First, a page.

Planning Your Wiki Ahead of Time

Although wikis don’t require any particular structure, expecting users to create the pages you expect and link them in a consistent and coherent fashion is a recipe for disappointment.

Instead, I recommend that you first map out the kinds of pages you want in your wiki in a standard outline in Microsoft Word, OmniOutliner, or the like. Once you have a content hierarchy that you like, go into your wiki and create pages that users can edit, adding boilerplate and instructions about what you expect as necessary.

Create a Wiki

Once the Wiki service has started, click the View Wiki link at the bottom of the Wiki pane. Or, if you want to work on another computer, connect to the server in a Web browser, appending wiki to the URL. So if the hostname of your server is mavserver.pretendco.lan, connect to http://mavserver.pretendco.lan/wiki.

You should now be looking at the portal for the wiki service (Figure 3).

[image link]

Figure 3: The main wiki page.

Now that you’re on the wiki portal page, you can create a wiki:

  1. In the small toolbar at the upper right, click the lock button, enter your credentials, and click the Log In button (make sure you’ve given yourself permission to create wikis). Then click the Wikis button to see a list of all the wikis you have access to—if you’re just getting started, there won’t be any listed.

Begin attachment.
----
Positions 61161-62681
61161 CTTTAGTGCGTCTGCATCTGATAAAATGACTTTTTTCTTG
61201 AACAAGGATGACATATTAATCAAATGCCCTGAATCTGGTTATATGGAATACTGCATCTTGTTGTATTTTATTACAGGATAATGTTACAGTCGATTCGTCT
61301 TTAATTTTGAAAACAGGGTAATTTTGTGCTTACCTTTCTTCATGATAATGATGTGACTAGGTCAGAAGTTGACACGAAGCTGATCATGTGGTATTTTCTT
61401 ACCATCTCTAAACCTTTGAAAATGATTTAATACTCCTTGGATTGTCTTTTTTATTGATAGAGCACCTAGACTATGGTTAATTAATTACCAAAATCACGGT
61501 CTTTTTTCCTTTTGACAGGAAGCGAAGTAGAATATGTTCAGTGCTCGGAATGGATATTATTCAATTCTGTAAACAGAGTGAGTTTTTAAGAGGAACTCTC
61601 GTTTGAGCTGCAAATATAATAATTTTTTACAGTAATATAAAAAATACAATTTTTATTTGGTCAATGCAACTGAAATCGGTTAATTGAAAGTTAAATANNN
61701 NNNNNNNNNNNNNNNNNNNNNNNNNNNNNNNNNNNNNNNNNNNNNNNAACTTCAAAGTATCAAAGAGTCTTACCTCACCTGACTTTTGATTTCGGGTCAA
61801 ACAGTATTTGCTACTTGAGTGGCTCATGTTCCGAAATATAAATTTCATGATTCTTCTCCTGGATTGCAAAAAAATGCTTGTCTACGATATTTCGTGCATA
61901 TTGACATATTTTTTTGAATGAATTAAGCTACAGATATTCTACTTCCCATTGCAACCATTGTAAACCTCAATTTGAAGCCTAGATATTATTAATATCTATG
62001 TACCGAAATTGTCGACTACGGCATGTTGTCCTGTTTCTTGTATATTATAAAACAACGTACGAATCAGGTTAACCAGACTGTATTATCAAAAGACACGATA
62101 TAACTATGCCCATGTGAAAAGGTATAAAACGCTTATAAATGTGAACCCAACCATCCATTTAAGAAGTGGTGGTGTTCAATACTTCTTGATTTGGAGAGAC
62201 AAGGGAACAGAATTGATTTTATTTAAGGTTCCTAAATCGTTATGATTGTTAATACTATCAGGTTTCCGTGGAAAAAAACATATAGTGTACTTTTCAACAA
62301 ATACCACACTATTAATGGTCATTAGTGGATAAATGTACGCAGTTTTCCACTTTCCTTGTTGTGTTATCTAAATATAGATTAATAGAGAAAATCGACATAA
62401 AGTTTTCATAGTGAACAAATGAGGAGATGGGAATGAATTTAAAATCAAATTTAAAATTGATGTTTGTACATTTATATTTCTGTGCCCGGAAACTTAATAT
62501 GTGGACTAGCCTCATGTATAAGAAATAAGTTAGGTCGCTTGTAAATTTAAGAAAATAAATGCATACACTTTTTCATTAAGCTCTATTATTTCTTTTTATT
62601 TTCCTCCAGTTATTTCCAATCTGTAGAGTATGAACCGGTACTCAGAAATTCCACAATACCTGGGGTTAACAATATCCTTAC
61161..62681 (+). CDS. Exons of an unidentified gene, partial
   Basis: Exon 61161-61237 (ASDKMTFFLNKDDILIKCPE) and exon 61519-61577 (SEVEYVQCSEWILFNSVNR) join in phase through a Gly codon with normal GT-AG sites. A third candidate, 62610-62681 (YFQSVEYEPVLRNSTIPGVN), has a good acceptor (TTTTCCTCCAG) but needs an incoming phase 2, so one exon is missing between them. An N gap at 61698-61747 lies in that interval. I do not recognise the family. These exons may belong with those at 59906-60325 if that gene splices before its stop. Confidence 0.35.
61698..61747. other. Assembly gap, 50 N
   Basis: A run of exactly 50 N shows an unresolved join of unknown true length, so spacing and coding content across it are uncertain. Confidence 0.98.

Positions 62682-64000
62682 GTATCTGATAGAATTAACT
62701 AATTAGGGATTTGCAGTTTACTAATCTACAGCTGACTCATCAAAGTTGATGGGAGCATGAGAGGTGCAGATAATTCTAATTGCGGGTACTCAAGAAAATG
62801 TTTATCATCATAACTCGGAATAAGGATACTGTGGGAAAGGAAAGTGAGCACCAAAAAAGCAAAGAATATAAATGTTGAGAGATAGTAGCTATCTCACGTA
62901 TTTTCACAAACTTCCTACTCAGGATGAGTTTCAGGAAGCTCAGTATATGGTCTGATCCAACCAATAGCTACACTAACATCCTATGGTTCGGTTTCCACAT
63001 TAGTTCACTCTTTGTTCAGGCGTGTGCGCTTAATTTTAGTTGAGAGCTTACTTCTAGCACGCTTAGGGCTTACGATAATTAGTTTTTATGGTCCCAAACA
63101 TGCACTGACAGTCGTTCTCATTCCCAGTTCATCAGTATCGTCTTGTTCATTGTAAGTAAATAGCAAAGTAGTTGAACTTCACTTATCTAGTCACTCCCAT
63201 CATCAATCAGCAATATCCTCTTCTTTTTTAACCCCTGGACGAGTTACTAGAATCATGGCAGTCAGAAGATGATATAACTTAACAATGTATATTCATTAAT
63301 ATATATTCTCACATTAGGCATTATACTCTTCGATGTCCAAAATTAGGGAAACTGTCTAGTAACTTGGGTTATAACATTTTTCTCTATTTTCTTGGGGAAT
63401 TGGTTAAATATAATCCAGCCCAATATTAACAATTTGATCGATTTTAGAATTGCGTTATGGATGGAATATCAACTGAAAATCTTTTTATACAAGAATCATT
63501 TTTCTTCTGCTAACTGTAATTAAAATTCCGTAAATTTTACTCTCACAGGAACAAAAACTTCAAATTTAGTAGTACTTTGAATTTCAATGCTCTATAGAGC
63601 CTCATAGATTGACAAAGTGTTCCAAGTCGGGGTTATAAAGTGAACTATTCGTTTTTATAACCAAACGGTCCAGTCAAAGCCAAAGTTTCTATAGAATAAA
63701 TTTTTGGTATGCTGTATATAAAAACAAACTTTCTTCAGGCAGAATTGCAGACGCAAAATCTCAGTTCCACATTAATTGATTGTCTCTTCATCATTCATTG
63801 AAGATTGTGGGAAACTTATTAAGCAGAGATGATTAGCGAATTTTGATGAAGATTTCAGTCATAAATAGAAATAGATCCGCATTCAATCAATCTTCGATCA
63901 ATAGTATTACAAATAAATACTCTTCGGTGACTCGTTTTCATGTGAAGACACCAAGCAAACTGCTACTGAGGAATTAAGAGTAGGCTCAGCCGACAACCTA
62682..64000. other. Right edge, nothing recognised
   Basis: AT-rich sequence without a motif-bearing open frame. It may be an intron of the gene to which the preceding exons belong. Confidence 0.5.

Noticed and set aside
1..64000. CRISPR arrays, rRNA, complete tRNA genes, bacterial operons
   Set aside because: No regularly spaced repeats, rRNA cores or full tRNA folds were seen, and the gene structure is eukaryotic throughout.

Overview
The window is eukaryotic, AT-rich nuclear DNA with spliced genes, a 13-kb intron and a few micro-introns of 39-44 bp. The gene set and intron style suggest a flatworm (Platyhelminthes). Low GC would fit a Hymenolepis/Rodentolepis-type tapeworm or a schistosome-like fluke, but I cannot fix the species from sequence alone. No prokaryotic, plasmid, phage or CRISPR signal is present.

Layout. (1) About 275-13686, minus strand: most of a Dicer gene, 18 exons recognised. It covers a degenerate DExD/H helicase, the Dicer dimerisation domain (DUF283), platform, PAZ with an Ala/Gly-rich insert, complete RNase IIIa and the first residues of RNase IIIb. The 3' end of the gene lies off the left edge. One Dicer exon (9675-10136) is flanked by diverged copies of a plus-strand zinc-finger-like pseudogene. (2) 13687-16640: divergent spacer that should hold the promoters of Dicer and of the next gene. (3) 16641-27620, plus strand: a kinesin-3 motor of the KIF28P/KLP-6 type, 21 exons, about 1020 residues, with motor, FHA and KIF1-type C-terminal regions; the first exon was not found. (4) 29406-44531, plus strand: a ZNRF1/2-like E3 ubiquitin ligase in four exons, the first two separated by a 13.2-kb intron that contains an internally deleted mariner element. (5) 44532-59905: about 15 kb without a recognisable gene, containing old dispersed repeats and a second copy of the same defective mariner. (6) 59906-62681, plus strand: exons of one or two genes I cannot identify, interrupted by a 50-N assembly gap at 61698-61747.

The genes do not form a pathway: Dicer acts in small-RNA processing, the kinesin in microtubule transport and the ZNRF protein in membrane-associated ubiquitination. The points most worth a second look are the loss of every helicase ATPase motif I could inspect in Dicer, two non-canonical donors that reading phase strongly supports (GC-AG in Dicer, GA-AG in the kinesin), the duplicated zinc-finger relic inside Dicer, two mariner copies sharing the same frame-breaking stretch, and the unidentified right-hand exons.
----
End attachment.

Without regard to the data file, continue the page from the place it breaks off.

2. From the toolbar, click the plus [image link] button and then click New Wiki (Figure 4).
    [image link]

    Figure 4: Create a new wiki from the toolbar of the Web page.

  3. In the Create a New Wiki dialog, provide a name for your wiki, as well as a brief description. Click Continue.
  4. In the Set Permissions dialog (Figure 5), define who can access your wiki.
    [image link]

    Figure 5: Add users and groups and set their access privileges in the Set Permissions dialog.

    Use the Permissions field to add the name of any user or group on your server, but only if you aren’t already covered by the default built-in groups: All Logged In Users (people with accounts on your server) and All Unauthenticated Users (everyone who lacks an account). To delete a user or a group, hover over the blue lozenge, and click the blue X [image link] button that appears to the left of the name.